If we love these things more than God, we will ultimately desire from them what cannot satisfy, and what is destined to perish in this life. In that case we lose both ourselves and those things that we treasured above God. But in losing our life, in the embrace of God’s love that draws our worship to Him alone, we find true life. For in Jesus, our life is given back in greater measure. What was taken from us was a perishable, frail, and sinful life—filled with greedy desires and unsatisfaction. What is returned to us in Christ Jesus by faith, is an imperishable, long-suffering, and holy life—filled with generosity and satisfaction, as we’ve been found by the One who truly satisfies.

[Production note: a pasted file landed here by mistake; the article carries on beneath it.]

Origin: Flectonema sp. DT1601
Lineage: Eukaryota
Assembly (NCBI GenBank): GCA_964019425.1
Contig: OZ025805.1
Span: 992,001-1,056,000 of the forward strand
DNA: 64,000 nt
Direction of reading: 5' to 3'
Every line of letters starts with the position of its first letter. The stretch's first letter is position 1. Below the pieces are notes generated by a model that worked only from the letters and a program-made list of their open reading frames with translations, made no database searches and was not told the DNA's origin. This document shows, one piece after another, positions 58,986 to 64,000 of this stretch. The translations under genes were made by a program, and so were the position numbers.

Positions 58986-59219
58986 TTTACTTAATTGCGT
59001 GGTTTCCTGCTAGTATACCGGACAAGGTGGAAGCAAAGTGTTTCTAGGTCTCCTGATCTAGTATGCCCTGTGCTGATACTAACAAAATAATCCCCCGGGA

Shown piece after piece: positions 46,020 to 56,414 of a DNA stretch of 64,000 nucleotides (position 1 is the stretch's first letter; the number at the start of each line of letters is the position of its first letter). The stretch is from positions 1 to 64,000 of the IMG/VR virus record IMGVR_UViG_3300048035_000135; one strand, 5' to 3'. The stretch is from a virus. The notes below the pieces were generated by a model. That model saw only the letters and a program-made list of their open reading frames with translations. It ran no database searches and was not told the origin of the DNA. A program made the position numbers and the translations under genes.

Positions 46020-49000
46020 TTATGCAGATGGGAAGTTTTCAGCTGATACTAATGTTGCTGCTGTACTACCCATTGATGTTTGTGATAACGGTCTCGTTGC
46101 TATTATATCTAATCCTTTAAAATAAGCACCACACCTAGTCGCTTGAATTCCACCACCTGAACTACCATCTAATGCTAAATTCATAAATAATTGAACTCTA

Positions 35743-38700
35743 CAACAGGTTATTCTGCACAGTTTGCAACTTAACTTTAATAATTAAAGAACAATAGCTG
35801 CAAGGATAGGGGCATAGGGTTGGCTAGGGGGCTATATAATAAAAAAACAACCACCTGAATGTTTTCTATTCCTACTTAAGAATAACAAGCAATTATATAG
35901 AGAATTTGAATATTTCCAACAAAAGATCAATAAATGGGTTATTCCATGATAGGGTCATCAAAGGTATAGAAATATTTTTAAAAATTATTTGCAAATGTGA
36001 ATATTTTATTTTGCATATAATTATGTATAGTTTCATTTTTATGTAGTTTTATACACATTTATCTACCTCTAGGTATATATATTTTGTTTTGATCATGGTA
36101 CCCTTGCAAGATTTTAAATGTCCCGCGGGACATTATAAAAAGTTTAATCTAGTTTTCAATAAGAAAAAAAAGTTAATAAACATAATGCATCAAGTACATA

Think of a toddler given a new toy, and how he selfishly clings to it, and stubbornly refuses to share. The child is on the verge of a tantrum every time someone would try to take his toy. But once the “threats” of someone taking it away are gone, and he’s played with it to his content, how quickly does he lose interest in the toy? Pretty soon the toy is dropped and he is chasing after another. When we clutch and cling at life and all its treasures, and selfishly think that they mean all the world to us—we will quickly find that they cannot satisfy. Even the things we fight to possess and refuse to relinquish control over, the more we cling to them, the less valuable they become to us. Until we either despise them or they join the pile of discarded “toys.” Yet when we recognize that everything belongs to God and we relinquish our imagined control, how much more valuable does it become? No longer in a contest for ownership, we are free to enjoy it and not depend on it as the source of our happiness. We can find satisfaction in God, rather than our possessions. They will never be true satisfaction to us.